NAGOYA, JAPAN – Despite critics’ claims of missed targets and mistaken business priorities, post mortems onMotor Corp.’s launch of its Lexus brand into the Japanese market are premature.
As the luxury brand approaches the halfway point of its second year, opinions are divided about the past, present and future of its performance.
Sales during the first 12 months, factoring for a staggered launch of three models in August and September 2005, totaled nearly 27,000 units – 25% below target. Meanwhile, plans to boost sales to 60,000 in 2008 and 100,000 after 2010 have been put on hold.
Yasuhiko Yokoi, managing officer in charge of’s Lexus marketing division, admits initial sales targets were too ambitious.
“We were too aggressive,” he tells Ward’s at Lexus sales headquarters here. “But keep in mind that our primary objective was building the brand.”
The current annual sales goal, based on targets for four models now in dealer showrooms, is 51,000 units. While reaching that level is unlikely until the brand expands its model lineup, approximately 40,000 units is within reach next year if current monthly sales trends continue. This is due, in part, to the popularity of the all-new LS 460, the brand’s flagship model, which went on sale in September.
If internal customer satisfaction audits are accurate, the auto maker has made substantial progress, with nearly 70% of new Lexus owners giving the brand high marks, Yokoi says.
“High scores correlate with second-time purchases,” he explains. “Because the Japanese market is so mature and growth prospects are limited, our focus must be on lifetime customers.”
In particular, Yokoi sees opportunity among well-to-do seniors and retirees, reflecting Japan’s aging population, 20% of which are now 65 and older.
“These are people who want to buy something with ‘emotional value’ – and will pay for it,” he says.
Yokoi admits to problems in launching Lexus’s Japanese dealer network, some 160 franchises comprised almost exclusively of Toyota sales companies. But he believes most issues have been resolved.
Ironically, Lexus has gone back to the future to cultivate its new sales culture. In a throwback to the practices of the 1950s and 1960s, Lexus is attempting to personalize its services, doing everything for customers, including filling out registration and insurance forms, visiting homes to answer questions and picking up cars for inspection and repair, Yokoi says.
It is not clear whether Lexus will invigorate Japan’s static luxury car market, which, depending on how the segment is defined, has peaked at about 200,000 units annually. Yokoi believes the brand will stimulate growth by fostering competition. However, views from analysts range from pessimistic to guardedly optimistic.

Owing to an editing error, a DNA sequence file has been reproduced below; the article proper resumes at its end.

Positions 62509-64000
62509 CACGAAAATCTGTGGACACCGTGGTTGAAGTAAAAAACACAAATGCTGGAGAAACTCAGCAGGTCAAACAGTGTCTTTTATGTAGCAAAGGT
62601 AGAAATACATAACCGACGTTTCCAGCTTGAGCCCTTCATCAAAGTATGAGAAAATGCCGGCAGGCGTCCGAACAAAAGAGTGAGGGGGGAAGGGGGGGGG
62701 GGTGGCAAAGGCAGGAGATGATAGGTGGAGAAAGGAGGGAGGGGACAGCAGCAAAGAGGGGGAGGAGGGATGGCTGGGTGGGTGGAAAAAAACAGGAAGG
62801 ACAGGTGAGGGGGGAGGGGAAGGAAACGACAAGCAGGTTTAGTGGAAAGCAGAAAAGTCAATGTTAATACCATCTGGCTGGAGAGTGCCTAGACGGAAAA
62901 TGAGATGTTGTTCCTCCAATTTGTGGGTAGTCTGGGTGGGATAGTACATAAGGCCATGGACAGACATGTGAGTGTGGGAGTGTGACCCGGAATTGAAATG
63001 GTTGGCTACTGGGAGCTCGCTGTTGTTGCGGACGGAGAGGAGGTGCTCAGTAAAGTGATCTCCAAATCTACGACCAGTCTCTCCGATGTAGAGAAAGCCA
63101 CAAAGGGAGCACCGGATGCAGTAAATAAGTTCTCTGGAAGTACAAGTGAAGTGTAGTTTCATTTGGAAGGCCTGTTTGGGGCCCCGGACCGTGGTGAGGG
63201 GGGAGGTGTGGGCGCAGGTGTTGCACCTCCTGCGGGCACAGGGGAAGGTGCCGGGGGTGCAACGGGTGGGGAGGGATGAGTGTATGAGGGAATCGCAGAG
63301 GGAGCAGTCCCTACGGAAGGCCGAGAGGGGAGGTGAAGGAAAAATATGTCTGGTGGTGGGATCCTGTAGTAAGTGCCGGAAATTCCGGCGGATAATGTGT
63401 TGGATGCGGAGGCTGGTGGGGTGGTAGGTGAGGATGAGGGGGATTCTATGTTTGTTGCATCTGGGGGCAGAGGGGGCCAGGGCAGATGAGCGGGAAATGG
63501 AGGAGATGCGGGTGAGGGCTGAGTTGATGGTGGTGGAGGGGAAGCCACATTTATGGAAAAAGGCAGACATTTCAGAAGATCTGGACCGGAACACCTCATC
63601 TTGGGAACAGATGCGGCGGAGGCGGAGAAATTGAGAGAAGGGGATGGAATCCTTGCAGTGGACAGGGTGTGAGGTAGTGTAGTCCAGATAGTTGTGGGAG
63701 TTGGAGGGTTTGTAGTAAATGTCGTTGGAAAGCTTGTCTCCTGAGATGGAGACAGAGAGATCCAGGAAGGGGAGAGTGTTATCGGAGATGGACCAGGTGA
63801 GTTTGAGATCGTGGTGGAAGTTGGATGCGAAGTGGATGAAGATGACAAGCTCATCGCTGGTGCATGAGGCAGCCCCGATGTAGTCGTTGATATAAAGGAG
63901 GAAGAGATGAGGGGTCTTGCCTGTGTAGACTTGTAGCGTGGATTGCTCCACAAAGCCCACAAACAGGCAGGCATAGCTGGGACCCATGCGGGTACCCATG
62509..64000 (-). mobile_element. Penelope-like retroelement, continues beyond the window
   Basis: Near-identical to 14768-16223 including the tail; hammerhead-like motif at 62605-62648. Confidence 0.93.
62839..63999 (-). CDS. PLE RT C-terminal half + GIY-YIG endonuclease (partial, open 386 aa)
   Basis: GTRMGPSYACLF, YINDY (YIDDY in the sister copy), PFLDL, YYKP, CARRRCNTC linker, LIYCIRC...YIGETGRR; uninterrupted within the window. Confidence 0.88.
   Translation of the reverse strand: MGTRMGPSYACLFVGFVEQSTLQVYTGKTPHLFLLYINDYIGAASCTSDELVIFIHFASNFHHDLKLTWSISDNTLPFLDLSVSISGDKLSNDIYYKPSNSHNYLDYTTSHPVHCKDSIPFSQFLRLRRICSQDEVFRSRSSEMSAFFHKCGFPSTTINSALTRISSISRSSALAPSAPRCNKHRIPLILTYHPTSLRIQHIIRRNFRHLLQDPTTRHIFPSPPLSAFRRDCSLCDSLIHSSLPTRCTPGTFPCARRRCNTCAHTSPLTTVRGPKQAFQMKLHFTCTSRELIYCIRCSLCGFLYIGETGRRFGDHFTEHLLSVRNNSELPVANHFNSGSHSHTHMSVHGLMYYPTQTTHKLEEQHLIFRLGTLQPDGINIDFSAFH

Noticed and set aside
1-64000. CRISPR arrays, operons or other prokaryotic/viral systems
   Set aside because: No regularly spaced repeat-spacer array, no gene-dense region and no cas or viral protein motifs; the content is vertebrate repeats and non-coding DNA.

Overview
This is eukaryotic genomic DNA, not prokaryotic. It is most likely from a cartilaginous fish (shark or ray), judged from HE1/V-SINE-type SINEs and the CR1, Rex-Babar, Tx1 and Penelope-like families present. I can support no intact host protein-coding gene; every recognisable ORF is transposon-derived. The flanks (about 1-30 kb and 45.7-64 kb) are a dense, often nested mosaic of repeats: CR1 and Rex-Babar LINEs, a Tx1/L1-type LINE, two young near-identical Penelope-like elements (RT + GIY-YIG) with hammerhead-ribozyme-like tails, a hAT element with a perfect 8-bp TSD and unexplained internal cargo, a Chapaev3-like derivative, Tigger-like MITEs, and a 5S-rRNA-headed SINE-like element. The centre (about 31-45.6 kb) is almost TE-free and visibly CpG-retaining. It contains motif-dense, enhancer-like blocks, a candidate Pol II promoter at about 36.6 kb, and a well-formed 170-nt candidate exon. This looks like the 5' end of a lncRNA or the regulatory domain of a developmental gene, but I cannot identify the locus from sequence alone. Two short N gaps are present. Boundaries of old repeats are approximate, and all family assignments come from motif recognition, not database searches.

“First-year sales were disappointing,” says Kunhiko Shiohara, managing director at Goldman Sachs Japan Ltd. “The lineup is too small, and Japanese consumer interest in cars, in general, is diminishing.”
Seiji Sugiura, senior analyst with HSBC Securities (Japan) Ltd., adds introducing Lexus in Japan “was a mistake, as (most) models are carryovers from Toyota models with an expensive price that is hard to justify.”
The IS 250, Lexus’ entry model, is priced from ¥3.9 million ($33,900), ¥1.7 million ($14,800) more than the previous generation of the car, known as the Altezza in Japan. Meanwhile, the LS 460, starting from ¥7.7 million ($67,000), carries a ¥2 million ($17,400) premium over the Celsior, the domestic version of the LS 430, which was phased out in June.
Others are less pessimistic and feel that first-year sales were disappointing, in part, because Toyota set its own bar too high, particularly for the entry-level IS, which came in 40% below target.
“The targets were extremely aggressive,” says Ashvin Chotai, director of Asian automotive research for the London office of Global Insight Inc. “The next few years will be key, although I expect Toyota to eventually succeed because they’ve made a strategic commitment to Lexus.”
Adds Lance Ealey, head of automotive consulting for Freedonia Group: “Setting aggressive sales targets, then not meeting them, is a self-inflected wound. Toyota must now be careful not to do something to devalue the brand.”
“Without question,” he says, “they (Toyota) should focus on the flagship (the LS 460), while further promoting exclusivity.”
So far, the LS 460 is off to a fast start with some 12,000 orders placed through its first month on sale.
This pace puts the LS 460 on a course to blow past primary competitors7-Series and Mercedes-Benz S-Class. However, those cars, priced at ¥17.5 million ($151,000) and ¥19 million ($165,000), respectively, could be considered in a class by themselves.
Not included in Lexus’ sales tallies in Japan are its cross/utility vehicles (RX, GX and LX), which in North America compete directly against’s X3 and X5 and Mercedes’ G-, GL- and M-Class models, all of which are sold in Japan.
Combined, the three Lexus models account for nearly half of the brand’s global sales, while the RX, sold in Japan as the Toyota Harrier, is on track to post record deliveries this year of 170,000 units.
Yokoi has not ruled out introducing a Lexus CUV in the future, but not in the near-term. “For the time being we will concentrate on sedans,” he says. “Remember, it took nearly a decade before we expanded our North American lineup beyond sedans (introducing the LX 450 SUV in 1996).”